Georgia still hasn’t lost at Bobby Dodd Stadium in the 21st century. Some traditions never seem to end.
Let’s jump right into the bullet points, shall we?
- You could tell shortly before game time that it was going to be another shades of Notre Dame crowd. Easily 40% of the huddled masses were clothed in red and black. I assume that means the offense didn’t have problems with communication, and, indeed, we never heard much on the illegal movement front all day.
- I have no idea what the officials were up to on the opening kickoff. In the name of player safety, I can actually understand why they might err on the side of caution and rule that the return man’s gesture was a signal for a fair catch. What I can’t understand is why, if that’s the way you go, how there wasn’t a delay of game penalty called when the returner fielded the kick and took it out of the end zone.
- That was just the first of a mystifying series of officiating decisions. In the vast scheme of things, it wound up meaning nothing, but how was that Wims catch not ruled a touchdown?
- Fromm started off shaky. He was damned lucky his second attempt wasn’t intercepted. Once he shook things off, he settled in. He’s still got a way to go with his reads. When he looks back at the tape, he’ll see some guys who were wide open. It’s hard to bitch at a 233 passer rating much, though. And his last toss of the day, the TD to Crumpton, is one of Fromm’s best throws of the year.
- I’m not sure why it felt that way, because I know Wims once again led the team in catches, but it felt like Fromm was making more of an effort to spread the wealth.
- You know what’s fun? Watching Georgia rub Tech’s face in its depth at running back. They run this state. There weren’t a lot of big gains, outside of that one run by Swift, but there was a steady grind that squeezed the life out of Tech’s defense as the game wore on. Georgia wound up with a slight advantage in time of possession and a big advantage in rushing yards, which is how you know you beat Paul Johnson at his own game.
- Credit, too, has to go to the offensive line, which handled the Jackets’ front pretty consistently all game and, with the exception of a sack, also held up on the occasional blitz call from Ted Roof.
- This really wasn’t a game that was won because one staff outcoached the other, scheme-wise, nearly as much as it was about Georgia making sure its superior athletic talent was deployed to keep Tech from doing the things it likes to do. The best examples of that were a couple of Michel runs where he appeared to be bottled up by defenders who were positioned to make tackles for loss, only to juke his way around and convert a long third down and score a touchdown, respectively.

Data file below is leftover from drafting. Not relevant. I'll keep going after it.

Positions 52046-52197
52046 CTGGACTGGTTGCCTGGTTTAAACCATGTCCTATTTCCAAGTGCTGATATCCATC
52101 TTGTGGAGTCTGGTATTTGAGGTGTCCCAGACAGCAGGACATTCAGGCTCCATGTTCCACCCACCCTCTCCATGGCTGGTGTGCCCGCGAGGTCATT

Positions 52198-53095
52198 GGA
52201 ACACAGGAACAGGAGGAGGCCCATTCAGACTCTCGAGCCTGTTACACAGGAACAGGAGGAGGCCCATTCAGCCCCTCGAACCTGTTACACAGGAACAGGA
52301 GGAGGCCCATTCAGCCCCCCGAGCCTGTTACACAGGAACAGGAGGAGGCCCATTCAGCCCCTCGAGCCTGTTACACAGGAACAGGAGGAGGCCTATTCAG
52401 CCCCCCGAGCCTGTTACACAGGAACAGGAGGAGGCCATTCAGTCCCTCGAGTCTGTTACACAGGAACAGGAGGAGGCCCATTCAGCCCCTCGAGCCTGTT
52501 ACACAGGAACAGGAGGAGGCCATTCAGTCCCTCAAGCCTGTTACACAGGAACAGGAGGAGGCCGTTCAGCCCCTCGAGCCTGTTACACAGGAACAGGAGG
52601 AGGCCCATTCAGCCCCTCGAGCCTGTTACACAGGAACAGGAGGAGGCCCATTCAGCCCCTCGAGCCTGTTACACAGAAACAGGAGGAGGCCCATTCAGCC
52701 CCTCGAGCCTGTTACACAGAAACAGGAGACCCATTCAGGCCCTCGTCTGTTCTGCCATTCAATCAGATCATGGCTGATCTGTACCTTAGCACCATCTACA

- That was on the offensive side, but it was the defense that really took the athletic difference to an entirely different level. That may have been the best effort I’ve seen a Georgia defense turn in against the triple option. Outside of some first-half trouble defending the wide pitch and the one screw up on Tech’s touchdown pass, the defense checked every box you’d expect to break down that offense: stop the dive, contain the edge and don’t lose the wide receivers deep.
- A lot of defenders played well, but three stood out on the day: R (I don’t need to explain, do I?), Natrez Patrick and D’Andre Walker. Patrick’s play was so good, it made you realize why the staff put up with his marijuana transgressions. Walker turned in the kind of game we’ve always been hoping to see from him, marrying his talent to disrupt the offensive flow with control and discipline. If this game was an example of him being ready to take his game to the next level, look out next season (and maybe for the rest of this one).
- Dominick Sanders appears to need a little more time in the weight room, judging from that one reception it took him an extra fifteen yards to bring down the receiver.
- Special teams were their usual solid self. At some point, that Hardman touchdown return is coming, right? Right?
- My annual observation about the triple option is that for Tech to succeed consistently, it needs a quarterback who can throw the ball just well enough to be a legitimate threat and a great B-back. This year’s team has neither.
- Another good game plan from Chaney. A few new looks, like the first play of the game with a Chubb-Michel backfield, mixed in with the usual stuff. When the running game is there and Fromm doesn’t need to throw the ball more than in the teens, it’s going to be a good day. And it was.
- Meanwhile, Mel Tucker rules, baby. There have been a ton of comments on it, but that wrinkle with stacking the ILBs was absolutely brilliant (and, again, another reason Patrick’s return was a bigger deal that I thought it might be). His players were well coached and ready for everything Johnson threw at them. Adjustments at halftime were effective, to say the least. The outside toss was shut down and that meant the end of Tech’s success on third downs.
- Kirby wanted this game, but went about his business of getting his team ready without too much emotion or without being distracted by the looming prospect of the SECCG. Success on both fronts. Despite that Tech came out of the gate with its usual chippiness (literally, starting with the opening kickoff), outside of that one personal foul on Ridley, his players kept their cool throughout and maintained focus. No turnovers, either. That’s what good teams do. That’s what good coaches get good teams to do.
All in all, denying Tech a bowl appearance while demonstrating that the gap between the two programs is depressingly wide was the cherry on top of what’s been a very satisfying regular season sundae. This team has left itself in a position after twelve games to play for everything an élite program expects to play for. As a Georgia fan, it’s nice to be back in that position. Well played, gentlemen.